How would you classify your latest work, what inspired its inception?
The work for this book is based on research that spans 20+ years. The inspiration for the original work was the diagnosis and subsequent death of my late husband, David J Goetz in 2003. The following is taken directly from the Preface of “Stuck” page ix and x.
I went to college, and I did well. I got my master’s degree and did okay. I got married after I finished my master’s degree then moved to Europe. We were “ticking” the boxes. Getting the European Experience. I was teaching for University of Maryland’s European Division and my husband was fulfilling his dream of practicing law with The Big Red One. We were experiencing cultural diversity, learning new languages, and traveling the world. The first year took us to 8 different countries.
Then after a very short honeymoon (or at least it seemed short), my husband received what would prove to be a terminal cancer diagnosis. My entire world came to a screeching halt. It came to a screeching halt because everything that I thought to be the next steps, the next piece in the puzzle, the next part of the journey of life as I expected it be…had suddenly stopped. Everything had changed. It stopped because my husband had been diagnosed with terminal illness. In one brief conversation, I lost my connection to everything I thought to be true, secure, or stable. Everything changed.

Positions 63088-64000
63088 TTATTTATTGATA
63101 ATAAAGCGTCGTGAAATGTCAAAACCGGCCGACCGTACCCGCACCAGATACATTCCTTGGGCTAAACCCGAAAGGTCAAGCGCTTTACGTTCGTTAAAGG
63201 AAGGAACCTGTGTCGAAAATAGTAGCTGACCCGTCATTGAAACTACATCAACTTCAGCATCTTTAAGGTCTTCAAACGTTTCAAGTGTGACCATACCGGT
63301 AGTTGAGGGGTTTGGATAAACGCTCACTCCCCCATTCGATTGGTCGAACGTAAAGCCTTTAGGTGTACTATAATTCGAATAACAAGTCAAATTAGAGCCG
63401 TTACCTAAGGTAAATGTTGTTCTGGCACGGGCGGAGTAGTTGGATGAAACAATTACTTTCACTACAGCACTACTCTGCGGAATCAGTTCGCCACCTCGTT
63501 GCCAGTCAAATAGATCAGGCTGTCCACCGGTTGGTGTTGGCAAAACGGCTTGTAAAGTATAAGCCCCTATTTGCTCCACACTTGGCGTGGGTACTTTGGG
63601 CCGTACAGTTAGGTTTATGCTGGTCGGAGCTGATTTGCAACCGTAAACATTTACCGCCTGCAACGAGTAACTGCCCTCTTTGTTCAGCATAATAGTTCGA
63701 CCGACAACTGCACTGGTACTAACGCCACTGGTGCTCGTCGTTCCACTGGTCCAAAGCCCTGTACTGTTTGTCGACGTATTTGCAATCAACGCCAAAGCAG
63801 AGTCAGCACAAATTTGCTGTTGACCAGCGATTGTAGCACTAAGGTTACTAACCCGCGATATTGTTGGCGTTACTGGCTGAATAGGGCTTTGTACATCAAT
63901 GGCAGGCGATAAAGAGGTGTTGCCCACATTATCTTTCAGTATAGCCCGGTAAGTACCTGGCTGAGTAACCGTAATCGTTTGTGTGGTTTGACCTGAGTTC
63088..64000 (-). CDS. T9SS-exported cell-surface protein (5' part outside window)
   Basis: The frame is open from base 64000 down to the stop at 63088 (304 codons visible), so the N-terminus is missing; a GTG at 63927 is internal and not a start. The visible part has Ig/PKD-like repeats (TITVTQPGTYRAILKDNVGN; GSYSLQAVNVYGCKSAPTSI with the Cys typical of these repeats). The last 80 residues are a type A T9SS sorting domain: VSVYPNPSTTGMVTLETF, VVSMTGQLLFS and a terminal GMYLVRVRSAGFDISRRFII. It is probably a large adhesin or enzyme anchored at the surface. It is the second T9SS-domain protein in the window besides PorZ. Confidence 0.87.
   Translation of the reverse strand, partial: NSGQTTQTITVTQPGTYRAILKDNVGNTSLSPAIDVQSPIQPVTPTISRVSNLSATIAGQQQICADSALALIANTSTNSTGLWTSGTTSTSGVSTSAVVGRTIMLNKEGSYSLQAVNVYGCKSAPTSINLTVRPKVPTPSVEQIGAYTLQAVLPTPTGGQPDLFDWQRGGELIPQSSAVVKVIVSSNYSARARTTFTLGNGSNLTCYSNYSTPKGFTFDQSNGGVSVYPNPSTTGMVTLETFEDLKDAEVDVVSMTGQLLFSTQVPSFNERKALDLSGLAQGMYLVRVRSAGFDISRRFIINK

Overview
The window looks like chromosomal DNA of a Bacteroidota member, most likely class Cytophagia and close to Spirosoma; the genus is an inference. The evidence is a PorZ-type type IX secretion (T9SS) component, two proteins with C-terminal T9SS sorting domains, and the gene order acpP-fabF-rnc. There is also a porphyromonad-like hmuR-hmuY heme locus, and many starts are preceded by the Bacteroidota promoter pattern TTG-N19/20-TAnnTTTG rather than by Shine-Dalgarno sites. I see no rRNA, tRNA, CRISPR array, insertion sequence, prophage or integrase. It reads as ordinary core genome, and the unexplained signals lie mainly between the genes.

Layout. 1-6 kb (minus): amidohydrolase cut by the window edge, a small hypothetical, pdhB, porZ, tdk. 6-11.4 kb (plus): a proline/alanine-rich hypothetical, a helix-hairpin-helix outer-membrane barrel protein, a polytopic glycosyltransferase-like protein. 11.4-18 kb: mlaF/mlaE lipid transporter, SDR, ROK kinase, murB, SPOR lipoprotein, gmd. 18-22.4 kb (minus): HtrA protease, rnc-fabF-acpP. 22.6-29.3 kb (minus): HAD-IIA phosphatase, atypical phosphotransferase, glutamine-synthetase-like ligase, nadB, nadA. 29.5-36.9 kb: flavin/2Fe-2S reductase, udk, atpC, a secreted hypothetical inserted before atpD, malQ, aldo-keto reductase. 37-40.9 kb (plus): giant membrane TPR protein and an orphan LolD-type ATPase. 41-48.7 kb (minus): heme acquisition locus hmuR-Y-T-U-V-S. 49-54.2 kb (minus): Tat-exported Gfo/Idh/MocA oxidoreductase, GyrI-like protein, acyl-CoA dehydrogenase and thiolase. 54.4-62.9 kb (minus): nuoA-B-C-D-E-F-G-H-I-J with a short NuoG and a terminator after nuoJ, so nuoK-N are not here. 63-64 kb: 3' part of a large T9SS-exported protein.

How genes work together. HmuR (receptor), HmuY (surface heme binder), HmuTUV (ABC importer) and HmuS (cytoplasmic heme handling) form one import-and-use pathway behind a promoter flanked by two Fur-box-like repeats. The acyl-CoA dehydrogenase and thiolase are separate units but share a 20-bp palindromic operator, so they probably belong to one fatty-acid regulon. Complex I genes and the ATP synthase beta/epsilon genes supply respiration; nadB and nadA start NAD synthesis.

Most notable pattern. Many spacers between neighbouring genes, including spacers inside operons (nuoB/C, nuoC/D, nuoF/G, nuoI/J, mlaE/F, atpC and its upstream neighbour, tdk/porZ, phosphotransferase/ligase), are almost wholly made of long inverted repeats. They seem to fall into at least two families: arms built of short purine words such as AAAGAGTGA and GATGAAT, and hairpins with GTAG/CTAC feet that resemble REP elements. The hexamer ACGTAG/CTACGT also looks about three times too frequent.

The thought I struggled with the most, the thing that I kept thinking about, is – WOW look how attached I was to my perception of what my life would (or could) be…what it would look like. Throughout my life I was completely attached to the idea to the concept that if you do X Y & Z then of course A, B and C are going to happen as a foregone conclusion. After my husband’s initial diagnosis, I spent a great deal of time on self-reflection to better understand the role that my instinctual attachment to my previous life had on my ability to pivot, shift, and move forward. I was initially paralyzed by the disruption. My mental model was thrown into total chaos, and it hindered my ability to engage when he needed me most. I was Stuck.
Please note the first publication of the original research theory was in 2005 as part of my George Washington University (GWU) doctoral dissertation. The research continues to evolve.
How long did it take you to complete?